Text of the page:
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This article was originally published by Arab Centre Washington DC and is republished with their permission from http://arabcenterdc.org/policy_analyses/has-saudi-arabia-become-a-monarchy-of-fear/
The murder of prominent Saudi journalist Jamal Khashoggi reminded Americans that the United States remains aligned with Arab leaders who regularly repress, imprison, and kill opponents for expressing their political views. Khashoggi’s killing in the Saudi Arabian consulate in Istanbul on October 2 was an especially gruesome crime. To be sure, Washington has often backed regimes that employ lethal violence on a far grander scale. Egypt’s current president, General Abdel-Fattah el-Sisi, took power in a July 2013 military coup that ended the country’s brief and tumultuous democratic experiment. Less than a month later, Egyptian security forces slaughtered some 800 civilian protesters in Rabaa Square. Sisi’s government, backed by the judiciary, then proceeded to jail tens of thousands of Egyptians on vague or trumped-up charges. Yet President Barack Obama’s secretary of state, John Kerry, did not protest and even praised Sisi and his allies for “restoring democracy.” From a strictly moral point of view, then, was Kerry’s statement worse than President Donald Trump’s assertion that Khashoggi’s killing was probably the work of “rogue killers”? This assertion was taken up by Saudi leaders who proceeded to dismissalleged conspirators from their positions and imprison other collaborators—acts that are nevertheless seen by the world as only a cover-up for perfidious behavior by Crown Prince Mohammed bin Salman.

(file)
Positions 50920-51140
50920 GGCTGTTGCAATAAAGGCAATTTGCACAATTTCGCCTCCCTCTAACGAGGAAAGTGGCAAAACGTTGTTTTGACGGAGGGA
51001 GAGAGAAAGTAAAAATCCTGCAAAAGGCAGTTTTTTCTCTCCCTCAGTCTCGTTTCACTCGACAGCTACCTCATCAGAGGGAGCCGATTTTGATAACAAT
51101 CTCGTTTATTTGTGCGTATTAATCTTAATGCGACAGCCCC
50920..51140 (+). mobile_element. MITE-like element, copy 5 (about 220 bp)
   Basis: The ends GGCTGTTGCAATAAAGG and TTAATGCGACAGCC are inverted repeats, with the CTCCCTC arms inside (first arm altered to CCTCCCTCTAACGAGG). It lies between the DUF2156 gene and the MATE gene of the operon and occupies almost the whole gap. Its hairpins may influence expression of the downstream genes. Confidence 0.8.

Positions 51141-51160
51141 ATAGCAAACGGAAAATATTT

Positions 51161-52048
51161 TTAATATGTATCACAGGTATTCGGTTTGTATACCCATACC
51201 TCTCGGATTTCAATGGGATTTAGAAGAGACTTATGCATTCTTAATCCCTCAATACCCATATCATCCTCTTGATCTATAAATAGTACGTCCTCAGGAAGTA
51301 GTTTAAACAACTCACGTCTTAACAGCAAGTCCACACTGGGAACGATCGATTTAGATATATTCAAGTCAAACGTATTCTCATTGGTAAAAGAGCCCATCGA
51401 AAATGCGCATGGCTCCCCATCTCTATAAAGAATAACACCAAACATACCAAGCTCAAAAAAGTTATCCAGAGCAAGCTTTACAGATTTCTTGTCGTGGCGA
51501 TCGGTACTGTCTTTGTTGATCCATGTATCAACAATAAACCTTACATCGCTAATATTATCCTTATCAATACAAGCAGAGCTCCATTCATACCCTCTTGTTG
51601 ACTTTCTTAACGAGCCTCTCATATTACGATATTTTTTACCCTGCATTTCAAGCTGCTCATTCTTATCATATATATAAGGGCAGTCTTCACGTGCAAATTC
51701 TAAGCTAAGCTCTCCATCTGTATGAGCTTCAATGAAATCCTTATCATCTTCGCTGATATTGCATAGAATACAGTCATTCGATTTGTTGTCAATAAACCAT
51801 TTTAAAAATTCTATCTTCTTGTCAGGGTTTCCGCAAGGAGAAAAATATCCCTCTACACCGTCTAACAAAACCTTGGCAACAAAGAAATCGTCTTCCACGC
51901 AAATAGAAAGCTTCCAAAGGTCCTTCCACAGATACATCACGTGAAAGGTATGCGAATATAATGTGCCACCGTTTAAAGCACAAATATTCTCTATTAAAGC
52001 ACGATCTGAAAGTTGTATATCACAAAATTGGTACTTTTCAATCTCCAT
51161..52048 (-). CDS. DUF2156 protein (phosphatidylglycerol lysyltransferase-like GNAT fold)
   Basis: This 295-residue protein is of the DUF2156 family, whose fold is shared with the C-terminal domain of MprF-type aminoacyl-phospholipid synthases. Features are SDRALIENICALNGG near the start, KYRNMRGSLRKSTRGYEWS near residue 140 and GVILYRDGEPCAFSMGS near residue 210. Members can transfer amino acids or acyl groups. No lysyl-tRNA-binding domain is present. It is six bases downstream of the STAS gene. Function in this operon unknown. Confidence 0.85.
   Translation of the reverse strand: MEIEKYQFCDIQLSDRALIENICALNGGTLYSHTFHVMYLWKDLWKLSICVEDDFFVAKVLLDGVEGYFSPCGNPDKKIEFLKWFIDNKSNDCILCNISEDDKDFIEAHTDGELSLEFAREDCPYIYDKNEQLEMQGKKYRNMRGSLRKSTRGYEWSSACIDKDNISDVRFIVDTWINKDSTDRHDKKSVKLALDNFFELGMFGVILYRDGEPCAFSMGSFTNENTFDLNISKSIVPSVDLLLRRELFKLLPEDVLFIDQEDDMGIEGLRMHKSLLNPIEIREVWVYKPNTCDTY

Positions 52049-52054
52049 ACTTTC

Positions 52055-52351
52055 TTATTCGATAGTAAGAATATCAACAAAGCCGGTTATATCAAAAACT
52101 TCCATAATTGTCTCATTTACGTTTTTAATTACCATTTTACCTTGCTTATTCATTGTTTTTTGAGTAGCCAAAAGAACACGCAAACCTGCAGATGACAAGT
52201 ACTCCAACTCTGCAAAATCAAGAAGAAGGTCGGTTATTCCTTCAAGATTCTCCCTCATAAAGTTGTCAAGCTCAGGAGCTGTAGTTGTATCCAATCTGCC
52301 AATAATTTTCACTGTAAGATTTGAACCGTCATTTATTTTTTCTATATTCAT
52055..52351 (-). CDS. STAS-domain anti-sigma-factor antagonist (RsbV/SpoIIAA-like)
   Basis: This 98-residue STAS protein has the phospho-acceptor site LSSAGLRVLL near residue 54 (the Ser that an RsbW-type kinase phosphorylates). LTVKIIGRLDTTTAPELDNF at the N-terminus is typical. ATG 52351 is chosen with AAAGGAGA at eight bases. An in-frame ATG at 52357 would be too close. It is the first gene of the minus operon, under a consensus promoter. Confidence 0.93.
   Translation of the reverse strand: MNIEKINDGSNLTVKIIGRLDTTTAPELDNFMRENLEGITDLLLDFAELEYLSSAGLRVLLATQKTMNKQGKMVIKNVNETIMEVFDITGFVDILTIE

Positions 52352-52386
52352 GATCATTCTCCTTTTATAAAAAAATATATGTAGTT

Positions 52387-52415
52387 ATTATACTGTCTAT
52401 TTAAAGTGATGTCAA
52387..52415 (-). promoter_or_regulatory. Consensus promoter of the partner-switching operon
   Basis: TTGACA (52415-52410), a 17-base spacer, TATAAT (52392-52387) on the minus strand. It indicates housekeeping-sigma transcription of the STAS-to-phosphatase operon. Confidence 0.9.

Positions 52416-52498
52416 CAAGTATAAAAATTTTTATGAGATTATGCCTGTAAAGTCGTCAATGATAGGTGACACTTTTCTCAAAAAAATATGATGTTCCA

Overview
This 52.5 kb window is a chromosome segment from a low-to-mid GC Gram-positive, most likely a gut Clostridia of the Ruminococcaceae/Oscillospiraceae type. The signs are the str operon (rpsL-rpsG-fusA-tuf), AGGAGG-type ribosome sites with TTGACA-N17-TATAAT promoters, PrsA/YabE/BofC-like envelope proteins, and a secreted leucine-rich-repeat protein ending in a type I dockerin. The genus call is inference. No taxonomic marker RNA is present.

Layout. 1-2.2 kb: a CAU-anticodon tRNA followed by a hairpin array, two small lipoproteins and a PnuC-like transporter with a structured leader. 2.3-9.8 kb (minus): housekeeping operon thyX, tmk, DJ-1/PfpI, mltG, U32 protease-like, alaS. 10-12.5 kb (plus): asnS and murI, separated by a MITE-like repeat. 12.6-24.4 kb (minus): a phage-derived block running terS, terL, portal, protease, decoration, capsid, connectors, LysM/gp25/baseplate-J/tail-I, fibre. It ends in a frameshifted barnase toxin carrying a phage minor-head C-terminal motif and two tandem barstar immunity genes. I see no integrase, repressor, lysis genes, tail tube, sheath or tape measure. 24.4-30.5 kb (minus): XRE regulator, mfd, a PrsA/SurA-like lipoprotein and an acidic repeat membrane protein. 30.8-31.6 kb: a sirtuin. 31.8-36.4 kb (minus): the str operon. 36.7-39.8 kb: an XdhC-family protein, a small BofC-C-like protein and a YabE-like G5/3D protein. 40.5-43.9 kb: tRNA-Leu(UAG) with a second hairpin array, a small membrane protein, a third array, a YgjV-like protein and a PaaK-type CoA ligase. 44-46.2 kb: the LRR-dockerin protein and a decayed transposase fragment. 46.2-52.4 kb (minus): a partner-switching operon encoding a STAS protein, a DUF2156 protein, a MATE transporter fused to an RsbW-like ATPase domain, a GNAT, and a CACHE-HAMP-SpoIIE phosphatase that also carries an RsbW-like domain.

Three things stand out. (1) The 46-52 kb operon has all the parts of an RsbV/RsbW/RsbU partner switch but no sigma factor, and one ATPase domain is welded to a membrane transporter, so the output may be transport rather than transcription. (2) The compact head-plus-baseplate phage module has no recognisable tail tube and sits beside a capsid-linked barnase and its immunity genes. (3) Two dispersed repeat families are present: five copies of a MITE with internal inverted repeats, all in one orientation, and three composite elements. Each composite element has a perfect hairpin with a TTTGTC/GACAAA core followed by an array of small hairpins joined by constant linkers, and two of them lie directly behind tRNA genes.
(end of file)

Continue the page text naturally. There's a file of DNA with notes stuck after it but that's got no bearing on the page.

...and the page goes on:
Director, Democracy and Governance Studies, Georgetown University
On the afternoon of January 26, 2018 the Democracy and Governance Program at Georgetown University will host a special panel to celebrate what is for us a very special occasion: ten years as the only MA degree program in the US that focuses on democracy, human rights and governance. There is no doubt that the significance of our MA program has increased in direct proportion to the mounting challenges to democracies and democratization that have emerged in every corner of the globe – including the United States. Some of these challenges, as I discuss below, are relatively recent, such as the rising influence of “global autocracies.” Others, such as polarization of the US political arena, are not exactly new, as anyone who recalls the political and social conflicts that rocked in our country during the sixties and seventies. But in the context of growing authoritarian challenges abroad, intensified political conflict in the US is surely complicating the task of fostering democratic change abroad.